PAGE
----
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We Come for GoodArchaeology and Tribal Historic Preservation at the Seminole Tribe of Florida$
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Paul N. Backhouse, Brent R. Weisman, and Mary Beth Rosebrough

Print publication date: 2017

Print ISBN-13: 9780813062280

Published to Florida Scholarship Online: January 2018

DOI: 10.5744/florida/9780813062280.001.0001

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The Promise and Potential of Seminole Tribal Historic Preservation and Archaeology

The Promise and Potential of Seminole Tribal Historic Preservation and Archaeology

Chapter:
(p.330) 18 The Promise and Potential of Seminole Tribal Historic Preservation and Archaeology
Source:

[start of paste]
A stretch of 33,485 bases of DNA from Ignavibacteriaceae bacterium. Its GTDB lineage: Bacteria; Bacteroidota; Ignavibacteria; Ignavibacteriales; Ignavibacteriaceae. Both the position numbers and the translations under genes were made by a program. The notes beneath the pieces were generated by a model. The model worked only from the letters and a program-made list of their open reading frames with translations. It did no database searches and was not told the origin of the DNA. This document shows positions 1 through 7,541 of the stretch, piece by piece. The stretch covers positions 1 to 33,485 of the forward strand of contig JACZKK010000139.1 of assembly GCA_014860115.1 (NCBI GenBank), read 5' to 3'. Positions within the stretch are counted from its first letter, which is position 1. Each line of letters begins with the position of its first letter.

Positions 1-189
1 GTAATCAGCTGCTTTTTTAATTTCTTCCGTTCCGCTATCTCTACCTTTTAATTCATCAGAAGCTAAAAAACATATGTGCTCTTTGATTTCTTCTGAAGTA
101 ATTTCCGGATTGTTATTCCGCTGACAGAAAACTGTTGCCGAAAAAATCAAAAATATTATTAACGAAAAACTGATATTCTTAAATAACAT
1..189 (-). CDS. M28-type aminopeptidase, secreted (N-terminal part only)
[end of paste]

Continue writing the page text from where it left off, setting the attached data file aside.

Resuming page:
We Come for Good
Author(s):

Brent R. Weisman

Publisher:
University Press of Florida
DOI:10.5744/florida/9780813062280.003.0018

More than twenty years have elapsed since the federal nexus for the creation of THPOs occurred yet the work of the THPO remains unevaluated holistically. What are the contributions that have been made socially, culturally, politically, academically, and economically? With little organizational or mission-centric uniformity between individual programs, should we expect greater homogenization of institutional forms in the future? Or does the diversity in programs underscore the very different cultural groups that comprise the modern political configurations of the indigenous people of North America? The Seminole Tribe THPO is a case study of one well-resourced office that is attempting to build capacity and pull up a seat to sit squarely at the table. The relative successes, or otherwise, of this strategy will ultimately be judged by the community it serves.

Keywords:   Tribal historic preservation, Seminole Tribe, indigenous people

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